Open approach to online course creation saves students $56,385 each term

Sunday, February 28, 2021

By Ceili Minten

PSYCH 253 saves students $56,385 each term.

Previously, the 300 students who enrolled each term were required to buy a textbook listed at $187.95. Redesigning the course around open textbooks eliminates this cost.

Books are very expensive; not all students can afford to buy, or choose to buy, all textbooks. Not having a textbook reduces learning and lowers grades. As well as eliminating cost, using open textbooks also eliminates a barrier to success.

Richard Eibach photo.Kristin Wilson photo.However, Richard Eibach (course author, left) and Kristin Wilson (online learning consultant, right) have gone beyond using an open text. They have created a mostly text-based course that weaves together open resources with Eibach’s own content.

These resources include

In addition to the adapted and original text the course uses various videos that bring to life the content in other ways. However, there are no narrated slides or recorded lectures, said Eibach. These formats are very hard to change, especially in term. Text, on the other hand, is easy to change. Even in term the course can be changed and improved.

Create your own content

Continual but gradual change is very important to Eibach. He would like most of the content in the course to be his own eventually. Starting with open resources allows him to create his own content, module by module.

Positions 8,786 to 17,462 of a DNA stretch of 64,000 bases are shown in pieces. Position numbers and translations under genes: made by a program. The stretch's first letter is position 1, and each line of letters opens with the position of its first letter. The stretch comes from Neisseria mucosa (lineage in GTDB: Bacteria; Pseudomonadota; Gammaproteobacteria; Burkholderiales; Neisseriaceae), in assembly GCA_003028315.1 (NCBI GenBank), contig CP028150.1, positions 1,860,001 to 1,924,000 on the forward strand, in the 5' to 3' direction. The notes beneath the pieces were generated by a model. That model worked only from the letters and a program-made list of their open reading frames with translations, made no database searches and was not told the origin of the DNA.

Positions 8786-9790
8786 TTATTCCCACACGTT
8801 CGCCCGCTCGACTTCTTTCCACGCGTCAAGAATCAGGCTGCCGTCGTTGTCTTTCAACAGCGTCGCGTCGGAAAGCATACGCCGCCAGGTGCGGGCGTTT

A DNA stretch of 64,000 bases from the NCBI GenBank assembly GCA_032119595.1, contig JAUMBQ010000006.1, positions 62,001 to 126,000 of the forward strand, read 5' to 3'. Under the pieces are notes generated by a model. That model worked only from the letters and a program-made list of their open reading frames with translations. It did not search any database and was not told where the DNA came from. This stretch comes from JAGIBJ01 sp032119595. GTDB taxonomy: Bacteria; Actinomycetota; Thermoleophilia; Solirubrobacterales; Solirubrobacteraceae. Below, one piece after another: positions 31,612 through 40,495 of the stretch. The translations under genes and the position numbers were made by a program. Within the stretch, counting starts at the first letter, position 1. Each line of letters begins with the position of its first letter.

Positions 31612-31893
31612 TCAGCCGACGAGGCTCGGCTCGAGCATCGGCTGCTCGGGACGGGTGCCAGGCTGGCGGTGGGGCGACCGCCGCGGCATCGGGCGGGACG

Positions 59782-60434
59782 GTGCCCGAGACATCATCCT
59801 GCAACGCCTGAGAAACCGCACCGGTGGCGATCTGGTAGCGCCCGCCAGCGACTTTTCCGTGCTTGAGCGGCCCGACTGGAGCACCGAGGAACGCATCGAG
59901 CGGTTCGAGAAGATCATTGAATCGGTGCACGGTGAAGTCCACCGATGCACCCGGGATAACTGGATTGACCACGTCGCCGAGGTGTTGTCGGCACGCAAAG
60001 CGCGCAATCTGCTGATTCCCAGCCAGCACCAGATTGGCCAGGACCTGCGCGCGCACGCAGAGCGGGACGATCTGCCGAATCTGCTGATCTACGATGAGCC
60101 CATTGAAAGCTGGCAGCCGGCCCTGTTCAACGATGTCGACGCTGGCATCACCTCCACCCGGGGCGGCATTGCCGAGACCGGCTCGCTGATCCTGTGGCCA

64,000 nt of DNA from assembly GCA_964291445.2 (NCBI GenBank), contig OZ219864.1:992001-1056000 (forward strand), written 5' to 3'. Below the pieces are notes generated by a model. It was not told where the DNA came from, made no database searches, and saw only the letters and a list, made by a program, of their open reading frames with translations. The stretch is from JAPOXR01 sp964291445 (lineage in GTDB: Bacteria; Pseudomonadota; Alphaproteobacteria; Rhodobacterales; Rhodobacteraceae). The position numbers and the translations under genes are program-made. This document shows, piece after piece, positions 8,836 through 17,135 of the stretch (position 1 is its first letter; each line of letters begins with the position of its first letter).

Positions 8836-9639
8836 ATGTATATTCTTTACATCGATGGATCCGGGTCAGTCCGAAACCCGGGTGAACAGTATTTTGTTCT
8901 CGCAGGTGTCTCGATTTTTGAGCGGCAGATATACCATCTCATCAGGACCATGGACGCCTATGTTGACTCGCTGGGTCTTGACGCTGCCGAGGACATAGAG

Wilson recommends course authors who would like to create their own content but who do not have time to create an entire course of original content at once to start with open content and make continual changes. Every iteration will be better, she said. The author may be able to change examples to fit the needs of their class based on what students mention, discuss, and discover, allowing students to feed into the adapting content. This creates a well-balanced course where both students and the course author benefit greatly.

Creative Commons

Of course mixing and adapting material from several sources means careful acknowledgement of those sources. Resources available under a Creative Commons license that is “Share Alike” require a description of changes made to the original. Any derivative work needs to be named and licensed. This all requires a lot of space that could easily distract the student from the material. The solution that Eibach and Wilson arrived at was to provide a short citation or credit statement adjacent to each section linked to a more detailed explanation on the Syllabus/Credits and Copyright page.

For more on the Creative Commons license under which the open texts used in this course were made available, see

Ceili Minten provides copyright support at The Centre for Extended Learning.

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